Have you ever wondered why many buildings don't have a 13th floor? It's a little silly, but there is a very real reason.
It all starts with superstition. The number 13 has long been considered unlucky due to its association with evil, misfortune, and darkness. This belief likely stems back thousands of years, with some scholars pointing to the Last Supper as one of its origins (Judas was the 13th guest at the table). Others note that the number has also been associated with witchcraft, death, and betrayal throughout history.
When it comes to commercial and residential buildings, omitting the 13th floor is a common practice. Developers and landlords don't want to risk jinxing their building, so they either skip the floor or renumber it as something else. For example, some buildings with more than 20 floors will label the 13th floor as 14 or simply skip it altogether and call it a mezzanine or ballroom floor.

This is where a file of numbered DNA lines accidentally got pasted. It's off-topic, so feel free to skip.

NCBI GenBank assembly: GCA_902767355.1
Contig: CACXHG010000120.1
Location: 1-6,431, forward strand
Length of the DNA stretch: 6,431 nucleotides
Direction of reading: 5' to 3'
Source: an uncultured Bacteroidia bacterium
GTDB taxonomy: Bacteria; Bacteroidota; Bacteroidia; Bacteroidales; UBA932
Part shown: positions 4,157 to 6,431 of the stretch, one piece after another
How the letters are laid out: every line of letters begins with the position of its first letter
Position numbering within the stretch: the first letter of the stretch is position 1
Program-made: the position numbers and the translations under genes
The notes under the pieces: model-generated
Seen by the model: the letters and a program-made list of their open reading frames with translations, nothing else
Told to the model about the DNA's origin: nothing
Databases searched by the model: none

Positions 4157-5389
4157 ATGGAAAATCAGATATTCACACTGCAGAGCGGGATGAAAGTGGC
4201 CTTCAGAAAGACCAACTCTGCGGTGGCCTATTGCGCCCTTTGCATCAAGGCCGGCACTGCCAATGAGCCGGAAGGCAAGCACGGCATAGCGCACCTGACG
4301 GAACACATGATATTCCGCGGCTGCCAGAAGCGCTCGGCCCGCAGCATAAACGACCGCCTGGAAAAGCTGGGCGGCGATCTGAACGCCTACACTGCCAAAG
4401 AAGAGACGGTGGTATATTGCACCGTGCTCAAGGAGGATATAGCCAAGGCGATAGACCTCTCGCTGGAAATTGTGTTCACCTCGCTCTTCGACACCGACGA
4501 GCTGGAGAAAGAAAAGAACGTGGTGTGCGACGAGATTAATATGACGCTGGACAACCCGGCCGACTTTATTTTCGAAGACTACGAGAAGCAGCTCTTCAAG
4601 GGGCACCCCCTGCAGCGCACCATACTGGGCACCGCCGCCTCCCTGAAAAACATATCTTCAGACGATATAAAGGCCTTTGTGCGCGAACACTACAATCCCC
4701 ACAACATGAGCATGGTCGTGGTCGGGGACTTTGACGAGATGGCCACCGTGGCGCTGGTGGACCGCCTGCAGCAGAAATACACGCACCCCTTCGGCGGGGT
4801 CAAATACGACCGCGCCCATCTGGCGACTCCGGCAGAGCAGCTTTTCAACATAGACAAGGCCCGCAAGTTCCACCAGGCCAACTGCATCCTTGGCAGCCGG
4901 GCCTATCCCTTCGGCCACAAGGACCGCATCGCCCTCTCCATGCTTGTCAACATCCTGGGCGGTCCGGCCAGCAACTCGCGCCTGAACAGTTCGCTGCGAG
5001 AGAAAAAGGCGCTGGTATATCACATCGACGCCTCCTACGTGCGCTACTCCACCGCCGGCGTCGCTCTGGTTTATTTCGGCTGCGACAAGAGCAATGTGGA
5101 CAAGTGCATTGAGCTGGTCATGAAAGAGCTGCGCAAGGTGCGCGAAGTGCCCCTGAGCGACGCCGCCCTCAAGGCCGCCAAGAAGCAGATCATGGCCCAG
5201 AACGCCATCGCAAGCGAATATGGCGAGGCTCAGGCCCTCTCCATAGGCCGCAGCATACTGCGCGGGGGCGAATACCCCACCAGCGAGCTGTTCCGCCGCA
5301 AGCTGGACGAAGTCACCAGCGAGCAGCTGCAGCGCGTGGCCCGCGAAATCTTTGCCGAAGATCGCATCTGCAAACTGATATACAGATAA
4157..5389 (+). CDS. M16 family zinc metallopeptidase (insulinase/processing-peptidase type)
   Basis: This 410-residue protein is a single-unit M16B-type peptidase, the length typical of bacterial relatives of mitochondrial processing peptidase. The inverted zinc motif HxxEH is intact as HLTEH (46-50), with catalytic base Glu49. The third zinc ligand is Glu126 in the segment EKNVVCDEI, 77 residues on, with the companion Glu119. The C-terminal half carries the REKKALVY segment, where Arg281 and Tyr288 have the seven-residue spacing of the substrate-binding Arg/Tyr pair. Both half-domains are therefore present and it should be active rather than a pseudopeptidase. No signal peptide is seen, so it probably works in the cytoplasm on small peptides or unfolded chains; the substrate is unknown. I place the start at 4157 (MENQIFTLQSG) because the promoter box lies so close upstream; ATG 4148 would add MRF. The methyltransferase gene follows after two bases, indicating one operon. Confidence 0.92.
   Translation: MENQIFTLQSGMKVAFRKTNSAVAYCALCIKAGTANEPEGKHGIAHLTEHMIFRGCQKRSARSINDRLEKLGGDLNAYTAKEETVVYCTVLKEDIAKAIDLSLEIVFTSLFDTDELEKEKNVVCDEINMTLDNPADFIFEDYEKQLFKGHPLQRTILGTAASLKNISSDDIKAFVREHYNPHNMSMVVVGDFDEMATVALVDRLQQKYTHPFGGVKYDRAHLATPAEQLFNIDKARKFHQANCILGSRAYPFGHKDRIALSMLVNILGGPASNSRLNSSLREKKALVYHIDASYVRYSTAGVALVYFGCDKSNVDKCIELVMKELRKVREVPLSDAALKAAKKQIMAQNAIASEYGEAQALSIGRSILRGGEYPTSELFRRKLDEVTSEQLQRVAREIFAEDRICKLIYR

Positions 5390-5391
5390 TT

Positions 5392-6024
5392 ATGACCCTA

According to a 2007 Gallup poll, 13% of people were bothered by being given a hotel room on the 13th floor, and most who felt that way would request a different room. In the end, it's not just hotels that don't have a 13th floor—many apartment buildings and other buildings don't include one either.
While some people may not believe in the bad luck of the number 13, many still do, and avoiding it could boost a building's bottom line. For instance, some people are hesitant to rent an apartment on the 13th floor because they fear it will bring them bad luck, so they opt for other apartments instead. This can result in a loss of revenue for the apartment building, so it makes sense that some developers and landlords are wary of this possibility.